Always Have Something (of impact) to Say


You and I have talked about networking before. We’ve talked about making sure that when you go to a networking event, you go up to the people you don’t know (instead of the ones you feel comfortable talking to) and start a conversation.

We’ve talked about the fact that after you start the conversation, it’s best to listen, rather than to talk. After all, when you’re talking, you’re not learning. You already know what you’re talking about (well, most of the time). When you’re listening you are learning. Be ready to ask questions so that you can listen to the answers.

Today, however, we want to talk about having something to say to everyone you meet. There are several ways to get this information so that you are top-of-mind- to the person you’re talking to.

Why is this so important? Who wants to talk to someone who doesn’t have anything to talk about except perhaps the weather.

  1. Watch or listen to the news every day so that you can pick up some ideas for a conversation. Watch different sources so that you don’t have only one-sided points of information.
  2. Talk to someone else in the field of a person you are going to meet so that you have a better understanding of their field. Then you can say something like, “I was talking to someone else in your field yesterday and they told me that ______ is a big issue in your field right now. Do you agree?”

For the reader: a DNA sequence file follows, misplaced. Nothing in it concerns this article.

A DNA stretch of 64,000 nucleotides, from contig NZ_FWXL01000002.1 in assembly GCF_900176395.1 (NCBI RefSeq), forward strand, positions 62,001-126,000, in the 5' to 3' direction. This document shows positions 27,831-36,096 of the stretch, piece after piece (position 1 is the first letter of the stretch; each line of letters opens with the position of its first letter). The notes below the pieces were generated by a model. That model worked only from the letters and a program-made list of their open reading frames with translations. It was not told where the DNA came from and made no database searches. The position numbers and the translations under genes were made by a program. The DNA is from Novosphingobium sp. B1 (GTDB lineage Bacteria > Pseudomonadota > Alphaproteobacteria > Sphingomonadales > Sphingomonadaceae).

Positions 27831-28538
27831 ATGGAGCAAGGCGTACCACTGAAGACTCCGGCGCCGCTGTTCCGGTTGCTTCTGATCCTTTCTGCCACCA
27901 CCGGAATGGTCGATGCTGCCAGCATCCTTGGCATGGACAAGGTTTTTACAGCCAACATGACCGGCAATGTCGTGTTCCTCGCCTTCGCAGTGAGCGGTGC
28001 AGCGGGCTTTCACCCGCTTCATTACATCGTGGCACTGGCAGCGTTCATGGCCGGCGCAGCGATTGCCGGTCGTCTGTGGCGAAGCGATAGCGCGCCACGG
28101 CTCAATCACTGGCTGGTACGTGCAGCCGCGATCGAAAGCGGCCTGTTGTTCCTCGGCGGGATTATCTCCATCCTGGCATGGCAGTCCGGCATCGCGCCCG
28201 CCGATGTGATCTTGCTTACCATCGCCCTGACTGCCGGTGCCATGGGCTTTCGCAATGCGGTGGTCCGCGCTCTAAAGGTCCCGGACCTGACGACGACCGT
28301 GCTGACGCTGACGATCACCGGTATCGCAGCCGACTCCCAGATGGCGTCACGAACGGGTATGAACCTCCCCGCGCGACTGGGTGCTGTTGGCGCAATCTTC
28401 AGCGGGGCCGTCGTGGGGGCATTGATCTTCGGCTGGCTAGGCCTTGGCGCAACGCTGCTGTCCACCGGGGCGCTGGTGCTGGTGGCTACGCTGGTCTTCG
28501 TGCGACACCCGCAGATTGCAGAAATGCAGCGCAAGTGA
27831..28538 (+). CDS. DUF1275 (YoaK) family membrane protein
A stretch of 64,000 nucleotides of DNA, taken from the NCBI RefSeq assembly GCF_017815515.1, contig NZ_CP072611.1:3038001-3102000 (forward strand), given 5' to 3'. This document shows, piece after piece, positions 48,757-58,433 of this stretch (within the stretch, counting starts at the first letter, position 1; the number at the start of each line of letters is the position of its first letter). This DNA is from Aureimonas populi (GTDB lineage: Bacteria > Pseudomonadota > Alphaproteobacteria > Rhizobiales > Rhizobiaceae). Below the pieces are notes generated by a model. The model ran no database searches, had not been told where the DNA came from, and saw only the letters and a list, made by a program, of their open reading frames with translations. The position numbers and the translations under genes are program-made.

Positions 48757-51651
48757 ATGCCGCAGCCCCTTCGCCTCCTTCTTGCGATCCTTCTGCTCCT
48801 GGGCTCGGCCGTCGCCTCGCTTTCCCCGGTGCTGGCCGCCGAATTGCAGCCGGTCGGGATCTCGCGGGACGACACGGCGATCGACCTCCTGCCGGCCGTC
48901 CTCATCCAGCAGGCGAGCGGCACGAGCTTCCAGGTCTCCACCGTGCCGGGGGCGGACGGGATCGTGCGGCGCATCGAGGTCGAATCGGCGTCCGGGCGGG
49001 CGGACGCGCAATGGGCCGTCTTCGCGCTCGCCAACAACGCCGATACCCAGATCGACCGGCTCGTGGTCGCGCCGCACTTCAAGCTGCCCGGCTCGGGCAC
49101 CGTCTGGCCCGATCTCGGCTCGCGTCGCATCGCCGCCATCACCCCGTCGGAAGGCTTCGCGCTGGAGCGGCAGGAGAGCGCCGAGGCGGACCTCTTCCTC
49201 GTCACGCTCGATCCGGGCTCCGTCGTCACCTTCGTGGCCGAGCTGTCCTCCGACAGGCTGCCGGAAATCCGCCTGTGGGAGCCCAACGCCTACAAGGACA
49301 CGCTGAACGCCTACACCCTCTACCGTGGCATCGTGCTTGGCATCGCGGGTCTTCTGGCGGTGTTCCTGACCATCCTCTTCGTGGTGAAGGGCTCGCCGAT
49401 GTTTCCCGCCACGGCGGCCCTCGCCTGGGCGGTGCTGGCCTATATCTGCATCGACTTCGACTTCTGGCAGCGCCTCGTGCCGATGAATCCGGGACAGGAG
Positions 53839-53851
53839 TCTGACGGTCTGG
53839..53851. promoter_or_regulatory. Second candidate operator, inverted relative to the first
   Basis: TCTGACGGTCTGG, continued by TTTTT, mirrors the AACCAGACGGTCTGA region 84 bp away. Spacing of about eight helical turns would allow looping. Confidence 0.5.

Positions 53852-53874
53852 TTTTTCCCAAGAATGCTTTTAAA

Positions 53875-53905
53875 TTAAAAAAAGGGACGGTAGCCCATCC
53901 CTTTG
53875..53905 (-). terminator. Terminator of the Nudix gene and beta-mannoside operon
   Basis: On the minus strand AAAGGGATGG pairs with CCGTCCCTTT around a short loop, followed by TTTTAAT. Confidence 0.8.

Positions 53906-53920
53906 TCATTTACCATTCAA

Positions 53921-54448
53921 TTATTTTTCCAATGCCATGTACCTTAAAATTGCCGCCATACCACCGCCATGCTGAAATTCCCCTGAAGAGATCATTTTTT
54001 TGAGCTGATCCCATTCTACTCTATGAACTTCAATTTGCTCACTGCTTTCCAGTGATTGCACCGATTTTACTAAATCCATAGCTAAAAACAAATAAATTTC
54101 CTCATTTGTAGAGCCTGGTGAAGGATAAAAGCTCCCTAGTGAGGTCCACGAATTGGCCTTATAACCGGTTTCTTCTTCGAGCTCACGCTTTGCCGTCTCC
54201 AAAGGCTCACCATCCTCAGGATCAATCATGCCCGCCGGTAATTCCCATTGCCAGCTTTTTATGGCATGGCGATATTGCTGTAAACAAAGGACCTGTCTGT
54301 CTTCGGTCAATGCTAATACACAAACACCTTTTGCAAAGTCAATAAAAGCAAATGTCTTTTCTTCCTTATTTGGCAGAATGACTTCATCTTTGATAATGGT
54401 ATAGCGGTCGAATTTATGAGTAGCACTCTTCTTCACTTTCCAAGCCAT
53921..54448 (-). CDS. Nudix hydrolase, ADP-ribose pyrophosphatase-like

3. If you are meeting with a client, check your notes from previous conversations and pick out a topic so that you can say something like, “Joe, I was checking my notes to make sure we are thinking of all the possibilities for your firm and I found this from back in 2017. (Then present the point.) Is that something we should still be talking about?”
  4. Take a look at the periodicals you subscribe to and any on-line services or podcasts you get so that you can stay up to speed and make sure you are being fed information each day.
  5. Make sure you use my 3-S form of communication when you make your statement to the person. SHORT so that you only use the words you must. SIMPLE so that you never take a chance of using words that particular person might not understand. SELECTIVE means that you should choose words that are effective, exciting and seem to get the results you are looking for

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